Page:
Tree seedling company ArborGen has agreed to sell its New Zealand and Australian assets to a consortium led by Hugh Fletcher for $22.25 million.
ArborGen is one of the last remnants of the former Fletcher Forests, and has a range of nurseries producing seedlings for the timber and agriculture industries. The company disclosed in June that it was undertaking a strategic review on its future options after receiving a bid.
The company produces about 30 million tree stocks a year in New Zealand and 5.5 million in Australia and would require “significant” additional capital to expand capacity, ArborGen chairman David Knott said in a statement to the NZX. The board believed the money would be better spent in its higher-growth markets in the United States and Brazil, he said. It would also use the funds to explore new growth opportunities and repay debt.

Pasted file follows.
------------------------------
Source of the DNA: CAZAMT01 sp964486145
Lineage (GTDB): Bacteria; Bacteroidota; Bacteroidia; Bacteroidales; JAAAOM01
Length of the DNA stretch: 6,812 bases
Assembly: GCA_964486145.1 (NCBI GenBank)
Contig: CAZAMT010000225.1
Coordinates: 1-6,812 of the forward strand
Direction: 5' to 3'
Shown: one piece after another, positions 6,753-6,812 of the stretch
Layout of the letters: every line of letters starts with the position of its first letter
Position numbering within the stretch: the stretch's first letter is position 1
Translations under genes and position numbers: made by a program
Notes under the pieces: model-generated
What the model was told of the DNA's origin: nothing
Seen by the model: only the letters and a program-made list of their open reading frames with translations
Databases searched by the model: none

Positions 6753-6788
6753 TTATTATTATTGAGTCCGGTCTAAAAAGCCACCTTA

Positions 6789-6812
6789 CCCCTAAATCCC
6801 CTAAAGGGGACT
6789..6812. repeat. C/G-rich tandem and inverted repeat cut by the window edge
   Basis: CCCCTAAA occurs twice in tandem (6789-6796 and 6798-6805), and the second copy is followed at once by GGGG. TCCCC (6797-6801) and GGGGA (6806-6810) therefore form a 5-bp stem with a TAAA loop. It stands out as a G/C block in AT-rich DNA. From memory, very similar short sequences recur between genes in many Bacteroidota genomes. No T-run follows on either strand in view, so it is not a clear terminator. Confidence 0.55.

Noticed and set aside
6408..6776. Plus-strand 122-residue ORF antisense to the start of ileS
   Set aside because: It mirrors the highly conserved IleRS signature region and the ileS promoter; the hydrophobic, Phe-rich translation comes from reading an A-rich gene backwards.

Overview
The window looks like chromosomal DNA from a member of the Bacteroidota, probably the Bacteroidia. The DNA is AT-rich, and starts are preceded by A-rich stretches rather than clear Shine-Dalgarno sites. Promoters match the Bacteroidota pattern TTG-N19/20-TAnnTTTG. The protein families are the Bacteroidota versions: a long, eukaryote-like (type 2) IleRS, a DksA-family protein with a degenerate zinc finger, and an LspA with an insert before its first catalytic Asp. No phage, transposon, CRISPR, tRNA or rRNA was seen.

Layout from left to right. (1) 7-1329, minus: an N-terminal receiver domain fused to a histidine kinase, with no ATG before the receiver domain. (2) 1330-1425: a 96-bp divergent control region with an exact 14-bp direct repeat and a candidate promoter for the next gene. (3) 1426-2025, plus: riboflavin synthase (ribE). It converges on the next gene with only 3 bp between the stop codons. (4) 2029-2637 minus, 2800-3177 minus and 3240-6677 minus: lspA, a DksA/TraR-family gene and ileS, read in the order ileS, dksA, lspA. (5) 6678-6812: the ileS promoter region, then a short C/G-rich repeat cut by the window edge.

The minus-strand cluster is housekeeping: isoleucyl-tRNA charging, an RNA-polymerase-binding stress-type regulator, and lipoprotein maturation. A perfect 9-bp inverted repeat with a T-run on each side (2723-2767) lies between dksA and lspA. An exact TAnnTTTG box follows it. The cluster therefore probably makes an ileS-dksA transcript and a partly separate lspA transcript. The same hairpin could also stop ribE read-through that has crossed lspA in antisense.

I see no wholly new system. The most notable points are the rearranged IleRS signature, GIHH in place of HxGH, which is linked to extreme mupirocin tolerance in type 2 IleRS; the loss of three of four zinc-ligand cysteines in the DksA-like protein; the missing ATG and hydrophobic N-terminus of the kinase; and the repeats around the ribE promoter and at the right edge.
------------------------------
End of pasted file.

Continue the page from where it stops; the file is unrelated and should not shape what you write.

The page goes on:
The purchasers were a consortium of New Zealand investors including charitable trusts and private families, led by Hugh Fletcher who was a director of ArborGen predecessor Rubicon until September 2019. An independent assessment of the deal by corporate advisory firm Grant Samuel found the offer was above the mid-point of its valuation range of between $20.7m and $23m, and was “fair”. The deal is due to settle at the end of this month.
ArborGen, which is now based in South Carolina in the US, owns one of the world’s largest and most diverse genetic libraries for commercial tree germplasm, and is one of the world’s largest providers of advanced genetic seedlings.
In New Zealand and Australia, where it has seven nurseries and two orchards, its key seedling species are radiata pine, eucalyptus and other native horticultural species. The operations generated US$9.9m (NZ$14m) of revenue last year, making up 19 per cent of the group’s US$52.7m revenue.
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